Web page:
Miracles could exist

Sixth form was a tough one for me. I stayed at the same school from years seven to 11 and they were some of the best years of my life. Great people and great experiences. Come year 12, the whole dynamic changed and I lost a lot of friends, people were shallow suddenly and I got in with the wrong crowd.

At the same time as this, I was diagnosed with pretty severe depression, and thus started medication. It made me really ill for a solid two months. Those two years were tough ones. Frankly, I don’t remember all that much about those years. They sort of all meld into one, grey day. There is one particular memory that I have of that time, though. One that seems to me too vivid to be real, one that changed a lot about the way I see the world.

After being hospitalised twice from two failed suicide attempts, I was resolute on the third being the final time. By now, I was in year 13-17 years old and talked to literally none of my friends. I was sure that I had nothing to live for. I took myself to the train station after looking up the next train that would come through the station but not stop.

I was going to throw myself in front of it. Quick, with little chance of survival. The train was supposed to come at 11.59am. I checked the time and it was 12.01pm no sign of the train. At that moment, I got a call from my best friend Quinn. I can’t tell you what possessed me to pick up the phone, or why I did, but I did.

He was just calling to tell me how much I meant to him and how much he appreciated me. The train came at 12.02pm, delayed by three minutes, I watched it come, walked out of the station and down to the seafront a 10 minute walk, felt the sea spray on my face, felt alive, and have never looked back since.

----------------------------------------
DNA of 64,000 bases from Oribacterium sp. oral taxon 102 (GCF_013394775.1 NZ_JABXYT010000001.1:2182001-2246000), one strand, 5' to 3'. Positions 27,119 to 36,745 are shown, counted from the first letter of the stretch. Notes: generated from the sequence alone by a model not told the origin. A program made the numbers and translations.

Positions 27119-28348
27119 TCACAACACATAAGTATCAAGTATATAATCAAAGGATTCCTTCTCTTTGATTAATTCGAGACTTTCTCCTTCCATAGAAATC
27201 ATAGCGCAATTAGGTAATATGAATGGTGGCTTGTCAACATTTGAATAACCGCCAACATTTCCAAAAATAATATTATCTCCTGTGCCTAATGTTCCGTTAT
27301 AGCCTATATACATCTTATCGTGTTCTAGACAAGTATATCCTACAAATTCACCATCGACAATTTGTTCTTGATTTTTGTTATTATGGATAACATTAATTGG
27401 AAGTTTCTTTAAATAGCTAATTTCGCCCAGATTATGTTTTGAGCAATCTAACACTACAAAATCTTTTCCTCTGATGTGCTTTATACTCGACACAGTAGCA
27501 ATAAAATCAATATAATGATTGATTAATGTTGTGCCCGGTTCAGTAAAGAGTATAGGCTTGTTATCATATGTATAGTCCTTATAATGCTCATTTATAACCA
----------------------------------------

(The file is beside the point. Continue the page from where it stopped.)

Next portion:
Since then, I’ve conquered most of my issues and have started taking part in mental health awareness initiatives. I’ve skydived and raised almost £400 for Mind, the mental health charity, and have been to a primary school to talk to the older kids about why it’s important to look out for each other.

In short, my entire life since then has been the result of two unlikely events coinciding at the perfect moment. The train was delayed and, in that delay time Quinn, called me. I’m not religious or anything, nor do I believe in miracles, but perhaps that was one. Regardless, it definitely makes me think miracles could exist.

This inspiring story was taken from ‘Speechless’, Roehampton university students project on getting students talking.